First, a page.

Online from: 2001
Subject Area: Built Environment
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|Title:||A critical reflection on sustainability within the UK industrial sectors|
|Author(s):||Suresh Renukappa, (School of Built and Natural Environment, University of Central Lancashire, Preston, UK), Charles Egbu, (School of the Built Environment, University of Salford, Salford, UK), Akintola Akintoye, (School of Built and Natural Environment, University of Central Lancashire, Preston, UK), Jack Goulding, (School of Built and Natural Environment, University of Central Lancashire, Preston, UK)|
|Citation:||Suresh Renukappa, Charles Egbu, Akintola Akintoye, Jack Goulding, (2012) "A critical reflection on sustainability within the UK industrial sectors", Construction Innovation: Information, Process, Management, Vol. 12 Iss: 3, pp.317 - 334|
|Keywords:||Construction industry, Construction sector, Corporate social responsibility, Economic sustainability, Social responsibility, Sustainability, Triple bottom line, United Kingdom|
|Article type:||Research paper|
|DOI:||10.1108/14714171211244578 (Permanent URL)|
|Publisher:||Emerald Group Publishing Limited|
Purpose – In the early part of the twenty-first century, the term sustainability has become a buzzword. Although featuring strongly in the popular media, trade, professional and academic journals, the very concept of sustainability is elusive for businesses. There is, however, a little empirical research on the perceptions of the UK industrial sectors on the concept of sustainability – which is the core raison d'être of this paper. The purpose of this paper is to capture the general perceptions of the UK industrial sectors on the concept of sustainability.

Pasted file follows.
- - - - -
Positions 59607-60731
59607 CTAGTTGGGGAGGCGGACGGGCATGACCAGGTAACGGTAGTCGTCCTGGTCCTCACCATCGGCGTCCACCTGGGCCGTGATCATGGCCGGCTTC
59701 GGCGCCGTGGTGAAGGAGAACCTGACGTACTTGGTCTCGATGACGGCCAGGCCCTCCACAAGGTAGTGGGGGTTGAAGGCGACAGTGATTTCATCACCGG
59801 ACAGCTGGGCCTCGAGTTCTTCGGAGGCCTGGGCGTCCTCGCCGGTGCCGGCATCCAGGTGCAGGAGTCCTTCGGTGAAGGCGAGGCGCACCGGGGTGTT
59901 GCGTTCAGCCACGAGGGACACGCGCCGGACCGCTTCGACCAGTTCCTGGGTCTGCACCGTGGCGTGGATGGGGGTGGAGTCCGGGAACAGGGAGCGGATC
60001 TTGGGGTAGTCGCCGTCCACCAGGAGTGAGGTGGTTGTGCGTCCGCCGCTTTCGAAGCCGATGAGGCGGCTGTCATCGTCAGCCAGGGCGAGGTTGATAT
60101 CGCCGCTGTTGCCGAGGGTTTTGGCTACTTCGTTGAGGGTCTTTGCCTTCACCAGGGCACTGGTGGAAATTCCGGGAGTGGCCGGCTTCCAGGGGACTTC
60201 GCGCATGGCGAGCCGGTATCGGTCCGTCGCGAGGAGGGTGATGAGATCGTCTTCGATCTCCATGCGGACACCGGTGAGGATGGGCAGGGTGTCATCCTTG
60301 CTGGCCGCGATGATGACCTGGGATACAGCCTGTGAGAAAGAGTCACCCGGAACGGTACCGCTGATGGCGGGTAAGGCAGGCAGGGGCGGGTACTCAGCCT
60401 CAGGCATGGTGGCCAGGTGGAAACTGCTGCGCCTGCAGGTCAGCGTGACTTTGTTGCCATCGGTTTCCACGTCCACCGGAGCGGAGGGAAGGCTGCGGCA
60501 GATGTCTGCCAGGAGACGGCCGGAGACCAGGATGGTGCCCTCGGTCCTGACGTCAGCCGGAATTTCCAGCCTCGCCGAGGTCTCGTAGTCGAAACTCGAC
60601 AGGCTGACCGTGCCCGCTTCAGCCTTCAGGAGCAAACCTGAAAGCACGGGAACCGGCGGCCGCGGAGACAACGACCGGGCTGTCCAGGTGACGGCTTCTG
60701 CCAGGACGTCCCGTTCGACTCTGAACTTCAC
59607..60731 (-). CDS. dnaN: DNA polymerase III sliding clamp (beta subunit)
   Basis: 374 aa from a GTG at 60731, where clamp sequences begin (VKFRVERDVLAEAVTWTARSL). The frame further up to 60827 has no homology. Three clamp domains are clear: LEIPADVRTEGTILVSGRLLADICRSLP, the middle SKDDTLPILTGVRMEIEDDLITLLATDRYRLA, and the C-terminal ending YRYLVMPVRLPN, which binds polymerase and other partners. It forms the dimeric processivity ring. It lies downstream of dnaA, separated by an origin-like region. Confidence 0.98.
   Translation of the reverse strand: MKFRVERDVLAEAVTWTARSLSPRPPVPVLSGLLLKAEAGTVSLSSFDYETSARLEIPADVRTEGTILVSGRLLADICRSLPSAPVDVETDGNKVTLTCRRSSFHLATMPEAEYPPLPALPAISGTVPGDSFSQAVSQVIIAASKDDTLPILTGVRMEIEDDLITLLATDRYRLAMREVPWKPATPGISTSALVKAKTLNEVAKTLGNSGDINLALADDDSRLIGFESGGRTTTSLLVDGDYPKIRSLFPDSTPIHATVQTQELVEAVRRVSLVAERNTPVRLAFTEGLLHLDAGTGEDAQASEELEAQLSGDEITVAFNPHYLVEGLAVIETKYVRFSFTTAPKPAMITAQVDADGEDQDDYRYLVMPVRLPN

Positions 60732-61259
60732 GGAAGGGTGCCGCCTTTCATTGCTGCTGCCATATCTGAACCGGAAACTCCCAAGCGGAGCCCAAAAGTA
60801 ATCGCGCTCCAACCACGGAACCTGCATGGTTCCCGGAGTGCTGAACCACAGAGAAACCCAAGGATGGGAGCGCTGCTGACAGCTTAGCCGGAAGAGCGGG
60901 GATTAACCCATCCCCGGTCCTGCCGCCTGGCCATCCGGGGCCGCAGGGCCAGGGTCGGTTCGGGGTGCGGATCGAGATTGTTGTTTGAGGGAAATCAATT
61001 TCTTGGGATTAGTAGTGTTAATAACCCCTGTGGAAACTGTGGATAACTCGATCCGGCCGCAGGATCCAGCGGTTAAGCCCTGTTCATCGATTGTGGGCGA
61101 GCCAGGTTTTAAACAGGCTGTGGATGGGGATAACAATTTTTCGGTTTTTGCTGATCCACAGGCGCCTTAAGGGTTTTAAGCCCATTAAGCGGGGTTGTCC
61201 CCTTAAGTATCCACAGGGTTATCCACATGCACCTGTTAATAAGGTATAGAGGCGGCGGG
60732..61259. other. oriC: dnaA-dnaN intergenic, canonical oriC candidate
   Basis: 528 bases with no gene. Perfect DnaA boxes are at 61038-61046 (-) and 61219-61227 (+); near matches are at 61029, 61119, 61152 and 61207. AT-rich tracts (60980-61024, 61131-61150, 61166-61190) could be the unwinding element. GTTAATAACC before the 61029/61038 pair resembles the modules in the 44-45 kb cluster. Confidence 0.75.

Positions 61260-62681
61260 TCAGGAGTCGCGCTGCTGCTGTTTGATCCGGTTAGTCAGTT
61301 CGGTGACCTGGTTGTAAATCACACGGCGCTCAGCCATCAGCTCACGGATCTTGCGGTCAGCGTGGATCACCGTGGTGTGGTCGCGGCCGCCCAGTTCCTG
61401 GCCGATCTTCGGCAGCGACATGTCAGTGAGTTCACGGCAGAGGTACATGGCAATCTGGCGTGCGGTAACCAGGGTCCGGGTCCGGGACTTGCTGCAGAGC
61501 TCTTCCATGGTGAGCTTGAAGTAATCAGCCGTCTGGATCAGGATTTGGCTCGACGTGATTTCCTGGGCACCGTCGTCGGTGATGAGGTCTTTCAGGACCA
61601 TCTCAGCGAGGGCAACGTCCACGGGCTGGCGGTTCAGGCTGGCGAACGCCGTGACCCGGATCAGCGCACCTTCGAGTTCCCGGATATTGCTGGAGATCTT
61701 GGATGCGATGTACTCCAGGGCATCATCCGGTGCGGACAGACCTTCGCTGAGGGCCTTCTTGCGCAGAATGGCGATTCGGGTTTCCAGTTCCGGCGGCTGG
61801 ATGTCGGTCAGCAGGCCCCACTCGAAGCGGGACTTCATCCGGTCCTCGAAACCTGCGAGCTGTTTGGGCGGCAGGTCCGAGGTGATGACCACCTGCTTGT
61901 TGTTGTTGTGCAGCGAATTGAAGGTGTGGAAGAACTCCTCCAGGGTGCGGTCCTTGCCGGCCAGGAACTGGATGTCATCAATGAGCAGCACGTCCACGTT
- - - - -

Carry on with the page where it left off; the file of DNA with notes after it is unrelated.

Design/methodology/approach – The aim of this paper is to capture the general perceptions of the UK industrial sectors on the concept of sustainability using a qualitative approach. Four industry sectors: energy and utility, transportation, construction and not-for-profit organisations (NPOs) were considered based on the environmental, social and economic impact on the UK society. Semi-structured interviews were used to collect industry perception which was then analysed using content analysis for inference and conclusion.
Findings – The data analysis revealed that the perceptions of the UK industrial sectors on the concept of sustainability vary significantly across the four industry sectors. Four core categories were identified: environmental, economic, corporate social responsibility and triple bottom line dimension.
Practical implications – The paper concludes that the concept of sustainability is multifaceted and diverse. Although the importance of sustainability is broadly acknowledged across the four industry sectors, there is a significant lack of a common and operationalised understanding on the concept of sustainability. Therefore, it is recommended that there is an urgent need to develop and deploy an industry-wide awareness-raising programme on the concept of sustainability.
Originality/value – The paper provides a richer insight into the understanding and awareness of the meaning of sustainability at a conceptual level.
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